Refueling –At Ansonborough Field, site of the post-race festivities, re-hydrate by taking in water, fruit juices, and sports drinks before partaking in other beverages. Next, grab something to eat that’s light and easily digestible. Those who wait until hours after the race to eat and drink oftentimes experience nausea later in the day.
Cool down – Within an hour or so of finishing the race, be sure to jog and/or walk for a few minutes and then stretch thoroughly. And keeping active the remainder of the day significantly minimizes lingering muscular stiffness and soreness.
Heat Illness – Warning Signs and Treatment
Heat cramps can occur either during or after strenuous exercise, characterized by severe pain and cramping in the legs and abdomen, faintness or dizziness, weakness, and profuse sweating. Stop running, go to cool/shady place, and drink clear juices or sports drinks. Seek medical attention if cramping doesn’t subside within an hour.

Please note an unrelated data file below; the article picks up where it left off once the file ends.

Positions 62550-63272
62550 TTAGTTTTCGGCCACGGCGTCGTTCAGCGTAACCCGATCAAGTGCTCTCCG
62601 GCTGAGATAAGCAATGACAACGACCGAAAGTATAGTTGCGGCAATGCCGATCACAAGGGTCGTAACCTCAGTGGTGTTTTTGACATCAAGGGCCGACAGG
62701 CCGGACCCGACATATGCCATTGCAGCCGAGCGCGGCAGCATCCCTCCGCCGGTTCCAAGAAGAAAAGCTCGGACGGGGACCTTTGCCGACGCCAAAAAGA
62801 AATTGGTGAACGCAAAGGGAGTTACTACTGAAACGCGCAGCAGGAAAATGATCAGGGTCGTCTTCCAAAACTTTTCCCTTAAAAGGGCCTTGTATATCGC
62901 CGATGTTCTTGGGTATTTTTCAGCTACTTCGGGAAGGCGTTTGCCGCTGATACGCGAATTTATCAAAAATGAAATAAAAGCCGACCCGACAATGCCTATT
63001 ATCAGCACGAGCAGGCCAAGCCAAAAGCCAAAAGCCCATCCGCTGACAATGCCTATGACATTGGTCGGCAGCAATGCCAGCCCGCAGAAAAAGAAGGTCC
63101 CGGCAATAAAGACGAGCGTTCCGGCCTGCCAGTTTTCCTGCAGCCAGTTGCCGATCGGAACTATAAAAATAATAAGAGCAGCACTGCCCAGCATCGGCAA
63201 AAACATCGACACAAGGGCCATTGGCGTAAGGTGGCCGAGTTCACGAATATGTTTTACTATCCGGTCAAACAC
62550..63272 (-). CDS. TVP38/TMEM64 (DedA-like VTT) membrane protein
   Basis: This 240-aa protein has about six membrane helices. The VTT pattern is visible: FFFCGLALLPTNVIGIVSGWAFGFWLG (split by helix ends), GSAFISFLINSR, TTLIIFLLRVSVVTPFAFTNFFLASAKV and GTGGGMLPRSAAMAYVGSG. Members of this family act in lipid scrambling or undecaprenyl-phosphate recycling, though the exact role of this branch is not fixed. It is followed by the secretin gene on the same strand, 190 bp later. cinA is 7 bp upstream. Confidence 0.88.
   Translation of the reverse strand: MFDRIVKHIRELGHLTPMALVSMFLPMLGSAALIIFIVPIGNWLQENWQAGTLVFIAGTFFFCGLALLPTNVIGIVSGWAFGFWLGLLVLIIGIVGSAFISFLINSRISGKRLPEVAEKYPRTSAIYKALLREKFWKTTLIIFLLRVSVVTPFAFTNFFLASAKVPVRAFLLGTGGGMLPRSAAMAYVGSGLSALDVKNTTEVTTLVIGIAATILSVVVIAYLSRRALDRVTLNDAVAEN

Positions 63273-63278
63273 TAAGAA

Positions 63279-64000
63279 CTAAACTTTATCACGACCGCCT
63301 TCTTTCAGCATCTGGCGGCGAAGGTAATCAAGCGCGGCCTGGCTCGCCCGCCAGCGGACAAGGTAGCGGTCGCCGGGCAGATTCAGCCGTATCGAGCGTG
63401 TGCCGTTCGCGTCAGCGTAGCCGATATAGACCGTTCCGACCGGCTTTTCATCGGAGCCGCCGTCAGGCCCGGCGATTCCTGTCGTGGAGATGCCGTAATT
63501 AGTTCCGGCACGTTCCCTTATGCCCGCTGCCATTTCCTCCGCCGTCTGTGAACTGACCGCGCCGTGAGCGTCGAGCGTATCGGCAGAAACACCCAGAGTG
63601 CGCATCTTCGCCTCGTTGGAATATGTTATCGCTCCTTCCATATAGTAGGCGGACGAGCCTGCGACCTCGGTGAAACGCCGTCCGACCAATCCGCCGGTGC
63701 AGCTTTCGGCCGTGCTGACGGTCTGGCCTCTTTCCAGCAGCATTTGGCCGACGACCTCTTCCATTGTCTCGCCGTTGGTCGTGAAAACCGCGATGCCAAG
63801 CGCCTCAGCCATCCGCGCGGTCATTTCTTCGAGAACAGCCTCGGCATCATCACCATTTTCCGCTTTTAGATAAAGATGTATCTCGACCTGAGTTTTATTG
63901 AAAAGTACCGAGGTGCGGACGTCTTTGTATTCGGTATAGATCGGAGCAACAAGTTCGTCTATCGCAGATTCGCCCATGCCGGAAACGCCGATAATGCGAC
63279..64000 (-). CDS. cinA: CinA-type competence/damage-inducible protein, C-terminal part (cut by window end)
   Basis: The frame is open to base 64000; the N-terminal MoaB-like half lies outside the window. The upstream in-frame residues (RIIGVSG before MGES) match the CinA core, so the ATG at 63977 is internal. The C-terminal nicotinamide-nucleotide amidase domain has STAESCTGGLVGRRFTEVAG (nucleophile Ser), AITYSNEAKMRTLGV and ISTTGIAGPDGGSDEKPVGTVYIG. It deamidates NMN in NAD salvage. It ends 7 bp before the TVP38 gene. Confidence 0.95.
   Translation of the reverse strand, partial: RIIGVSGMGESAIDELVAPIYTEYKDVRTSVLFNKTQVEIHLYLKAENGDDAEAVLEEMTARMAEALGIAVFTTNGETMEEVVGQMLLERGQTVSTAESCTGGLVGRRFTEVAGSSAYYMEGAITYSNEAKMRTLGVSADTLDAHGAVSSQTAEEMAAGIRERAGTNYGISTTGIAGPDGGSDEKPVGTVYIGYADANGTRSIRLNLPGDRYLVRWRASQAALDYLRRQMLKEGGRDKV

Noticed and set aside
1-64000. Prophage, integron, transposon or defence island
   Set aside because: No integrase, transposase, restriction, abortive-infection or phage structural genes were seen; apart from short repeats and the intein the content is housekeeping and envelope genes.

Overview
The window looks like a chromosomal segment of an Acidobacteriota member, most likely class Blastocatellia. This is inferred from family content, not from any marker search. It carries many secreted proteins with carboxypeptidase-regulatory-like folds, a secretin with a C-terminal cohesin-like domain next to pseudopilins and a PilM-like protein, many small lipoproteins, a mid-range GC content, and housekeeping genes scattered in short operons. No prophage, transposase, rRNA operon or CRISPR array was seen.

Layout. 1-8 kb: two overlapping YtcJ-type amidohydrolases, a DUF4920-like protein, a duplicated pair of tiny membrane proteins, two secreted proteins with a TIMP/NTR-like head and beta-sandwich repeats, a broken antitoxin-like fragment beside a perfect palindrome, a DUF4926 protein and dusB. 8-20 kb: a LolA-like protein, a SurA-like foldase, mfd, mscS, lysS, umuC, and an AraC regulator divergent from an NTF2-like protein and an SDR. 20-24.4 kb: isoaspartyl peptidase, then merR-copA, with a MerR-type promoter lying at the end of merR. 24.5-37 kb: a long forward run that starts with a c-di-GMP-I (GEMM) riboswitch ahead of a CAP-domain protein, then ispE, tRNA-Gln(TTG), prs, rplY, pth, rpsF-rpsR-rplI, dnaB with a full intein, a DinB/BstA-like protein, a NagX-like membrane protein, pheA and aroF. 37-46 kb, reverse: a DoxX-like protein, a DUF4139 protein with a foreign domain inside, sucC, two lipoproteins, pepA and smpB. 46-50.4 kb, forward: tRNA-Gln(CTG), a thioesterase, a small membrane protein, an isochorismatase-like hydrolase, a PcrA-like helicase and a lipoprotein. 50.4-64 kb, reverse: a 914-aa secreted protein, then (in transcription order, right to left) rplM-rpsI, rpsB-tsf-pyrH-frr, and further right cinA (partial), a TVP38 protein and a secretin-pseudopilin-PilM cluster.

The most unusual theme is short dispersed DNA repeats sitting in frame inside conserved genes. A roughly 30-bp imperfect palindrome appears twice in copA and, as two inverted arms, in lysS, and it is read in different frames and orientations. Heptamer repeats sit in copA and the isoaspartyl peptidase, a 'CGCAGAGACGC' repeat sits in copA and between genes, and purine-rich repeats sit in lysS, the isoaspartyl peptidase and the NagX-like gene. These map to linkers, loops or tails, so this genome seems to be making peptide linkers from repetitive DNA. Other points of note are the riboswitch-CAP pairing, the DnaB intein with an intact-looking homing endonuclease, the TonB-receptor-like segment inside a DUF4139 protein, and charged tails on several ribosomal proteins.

Heat exhaustion symptoms include nausea, unsteadiness/dizziness, weakness, headache, heavy sweating, pale and moist skin, goose pimples on chest and upper arms, weak pulse, and confusion/disorientation, muscle spasms, cramps, and fatigue. Stop running, go to a cool/shady place, remove excess clothing, sponge skin with lukewarm water, and sip fluids.
Heat stroke, unlike heat exhaustion, strikes suddenly and with little warning. It can be a life-threatening situation because when one’s cooling system fails, the body’s temperature rises quickly. It’s warning signs include very high body temperature, hot dry skin, lack of sweating, fast pulse, shortness of breath or trouble breathing, vomiting, confusion, and possible loss of consciousness. Emergency medical attention is required – Do not provide fluids to drink, apply ice/cold towels to the head, neck and groin areas while awaiting transport to an emergency room.